Vulnerabilities in Sitefinity WCMS – A Success Story of a Responsible Disclosure Process


For those who never heard of Sitefinity before, it is an ASP.NET-based Web Content Management System (WCMS), which is used to deploy and manage applications as other CMS‘s do. A bitter quick glance at Sitefinity and its advantages can be found in this overview.

Delving into the core of this blog post, recently I had the opportunity to look at Sitefinity WCMS in which I found two reflected Cross Site Scripting (XSS) (CVE-2018-17053 and CVE-2018-17056), a stored XSS (CVE-2018-17054) and an arbitrary file upload (CVE-2018-17055) vulnerabilities.

I admit that the vulnerabilities mentioned in here are classical ones, but because of the huge spectrum of the platform versions affected, I thought it would be helpful to send a loud signal to whomever are using Sitefinity, so they can apply fixes and be safe 😉


Proof of Concept

The first reflected XSS was because of the missing validation for the GET URL parameter redirect_uri. The following excerpt of the HTTP GET request shows how the affected parameter was simply injected with client-side code:

GET /Sitefinity/Authenticate/OpenID/connect/authorize?client_id=sitefinity&redirect_uri=javascript%3Aalert(%27ERNW%27)&response_mode=form_post&response_type=[...]&scope=[...]&state=[...]&nonce=[...] HTTP/1.1
Host: localhost
Connection: close
Upgrade-Insecure-Requests: 1

Receiving the previous request resulted in reflecting the JavaScript URI as the value of the action parameter of the form HTML tag. The injection was not only limited to the JavaScript URI, but also escaping from the HTML context was possible using quotes and tags.

The second reflected XSS, was in the REST API service URL, where all the GET URL parameters were not validated and echoed back to the client. In fact, the only barrier to make this XSS fully exploitable is that the component at the server-side does not do URL decoding for the payload. Therefore attacking users with modern browsers that do URL encoding is not possible, because the payload will be reflected with URL-encoded values, which prevents the payload from being triggered. The following excerpt is an example of an injection point in one of the affected GET URL parameters:

GET /restapi/sitefinity/related-data/child-items?ParentItemId=cc42"onmouseover="alert(1)"any="[...]&ParentItemType=[...]&ParentProviderName=[...]&FieldName=[...]&skip=[...]&take=[...]&Status=[...]&ChildItemType=[...]&ChildProviderName=[...]&_=[...] HTTP/1.1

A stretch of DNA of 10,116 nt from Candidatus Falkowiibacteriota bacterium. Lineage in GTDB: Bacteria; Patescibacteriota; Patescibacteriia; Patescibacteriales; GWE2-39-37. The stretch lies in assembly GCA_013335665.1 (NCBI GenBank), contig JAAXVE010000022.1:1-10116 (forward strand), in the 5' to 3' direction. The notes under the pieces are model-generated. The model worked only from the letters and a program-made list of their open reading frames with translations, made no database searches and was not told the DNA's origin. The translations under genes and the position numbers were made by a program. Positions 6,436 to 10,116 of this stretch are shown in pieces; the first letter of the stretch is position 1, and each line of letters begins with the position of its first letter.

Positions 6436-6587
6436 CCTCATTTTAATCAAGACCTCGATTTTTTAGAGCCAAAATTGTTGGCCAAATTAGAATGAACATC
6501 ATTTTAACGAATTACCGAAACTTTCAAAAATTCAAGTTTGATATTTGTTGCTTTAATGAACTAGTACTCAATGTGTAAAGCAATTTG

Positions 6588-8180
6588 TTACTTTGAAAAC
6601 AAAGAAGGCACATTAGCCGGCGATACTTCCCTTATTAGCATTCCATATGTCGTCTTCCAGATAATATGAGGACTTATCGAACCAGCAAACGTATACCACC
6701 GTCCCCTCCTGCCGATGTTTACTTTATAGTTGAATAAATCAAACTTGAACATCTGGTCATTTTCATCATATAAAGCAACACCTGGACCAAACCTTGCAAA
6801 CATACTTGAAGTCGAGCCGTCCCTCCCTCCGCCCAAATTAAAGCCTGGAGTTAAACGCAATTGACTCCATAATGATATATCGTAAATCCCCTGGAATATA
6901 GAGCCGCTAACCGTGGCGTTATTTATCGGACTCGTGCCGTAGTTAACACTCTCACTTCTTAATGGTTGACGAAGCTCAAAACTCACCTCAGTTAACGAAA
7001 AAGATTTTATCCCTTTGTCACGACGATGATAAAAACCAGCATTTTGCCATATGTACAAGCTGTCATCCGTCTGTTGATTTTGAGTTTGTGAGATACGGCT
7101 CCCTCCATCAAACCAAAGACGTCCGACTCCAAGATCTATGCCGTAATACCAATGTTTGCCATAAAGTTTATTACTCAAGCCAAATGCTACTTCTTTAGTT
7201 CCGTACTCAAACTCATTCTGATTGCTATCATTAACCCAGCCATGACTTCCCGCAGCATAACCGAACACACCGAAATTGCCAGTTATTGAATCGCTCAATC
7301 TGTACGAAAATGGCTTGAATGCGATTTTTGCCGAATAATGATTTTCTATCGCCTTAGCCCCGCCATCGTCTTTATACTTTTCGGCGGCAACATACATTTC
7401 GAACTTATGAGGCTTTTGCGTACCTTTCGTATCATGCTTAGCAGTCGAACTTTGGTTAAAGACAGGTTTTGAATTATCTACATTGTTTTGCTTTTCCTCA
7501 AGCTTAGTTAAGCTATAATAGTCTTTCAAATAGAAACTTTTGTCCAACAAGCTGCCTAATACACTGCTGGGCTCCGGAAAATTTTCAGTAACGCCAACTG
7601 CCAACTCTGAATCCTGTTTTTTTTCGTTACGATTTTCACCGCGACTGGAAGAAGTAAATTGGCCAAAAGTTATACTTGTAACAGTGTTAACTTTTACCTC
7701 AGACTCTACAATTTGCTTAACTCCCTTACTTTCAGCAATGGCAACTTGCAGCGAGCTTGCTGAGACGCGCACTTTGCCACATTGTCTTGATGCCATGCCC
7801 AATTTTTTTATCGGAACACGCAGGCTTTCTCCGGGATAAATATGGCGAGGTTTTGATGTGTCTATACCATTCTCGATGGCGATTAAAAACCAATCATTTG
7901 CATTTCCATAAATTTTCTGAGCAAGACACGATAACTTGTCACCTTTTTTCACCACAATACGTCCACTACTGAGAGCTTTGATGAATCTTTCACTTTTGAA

Host: localhost

The stored XSS on the other side is achieved by injecting a GET parameter called post_logout_redirect_uri, which is part of the URL that is sent after the Sitefinity user logs out. Upon receiving the request, a 302 Redirect to the logout URL will be sent back to the client and following the redirection will result in receiving the injected payload. The redirecting link contains a GET parameter called id, which has a value of 32 hexadecimal digits (probably MD5) and this value is a unique for each logout request. The injected payload will be used as the value for the content parameter of the meta HTML tag. The snippets shown below depict the aforementioned information:

GET /Sitefinity/Authenticate/OpenID/connect/endsession?post_logout_redirect_uri=javascript%3Aalert(%22ERNW%22)%27%3E%3Cscript%3Ealert(%22ERNW%22)%3C%2Fscript%3E%3C%27&id_token_hint=[...] HTTP/1.1
Host: localhost

HTTP/1.1 302 Found
Location: https://localhost/Sitefinity/Authenticate/OpenID/logout?id=dfc9e7d06d67b06e5791b7c1add2fb7e

GET /Sitefinity/Authenticate/OpenID/logout?id=dfc9e7d06d67b06e5791b7c1add2fb7e HTTP/1.1
Host: localhost

HTTP/1.1 200 OK

<!DOCTYPE html>
<meta http-equiv='refresh' content='javascript:alert("ERNW")'><script>alert("ERNW")</script><''>

The arbitrary file upload vulnerability was a result of the insufficient checks on the uploaded files e.g. the image of the user profile. Although the server-side component does really check the uploaded image header, however this turned out to be an incomplete measure, because the file was served back according to the extension, which was appended to the uploaded filename and this was not validated by the upload functionality. By abusing the unchecked filename extension, I could upload e.g. an HTML file, which started with a piece of a valid PNG image and appended some HTML at the end of that image. The link for the uploaded file can be sent to any user and directly opened by the browser by removing the GET URL parameter download or set it to false. The following image illustrates a successful upload of an HTML file:

Screenshot of a successful upload of an HTML file
Screenshot of a successful upload of an HTML file


All the vulnerabilities can now be mitigated by following the instructions in the base knowledge article, which was published on 25.09.2018 by Progress Sitefinity.

Timeline of the Disclosure Process

  • On 14.08.2018, Sitefinity Security team was first contacted.
  • On 23.08.2018, all the reported vulnerabilities were confirmed by the vendor.
  • On 25.09.2018, the vendor released the security fixes.

At the end, I would sincerely like to thank the security team of the Sitefinity for being very responsive and active to mitigate the reported vulnerabilities. This – in my humble experience – is a live example of a well cooperative vendor, which cares about making the world a safer place.

For you guys, who stepped by and read my post, thanks for your time and I hope you enjoyed it 🙂

Till the next blog post, be safe and good bye,

Ali Hardudi

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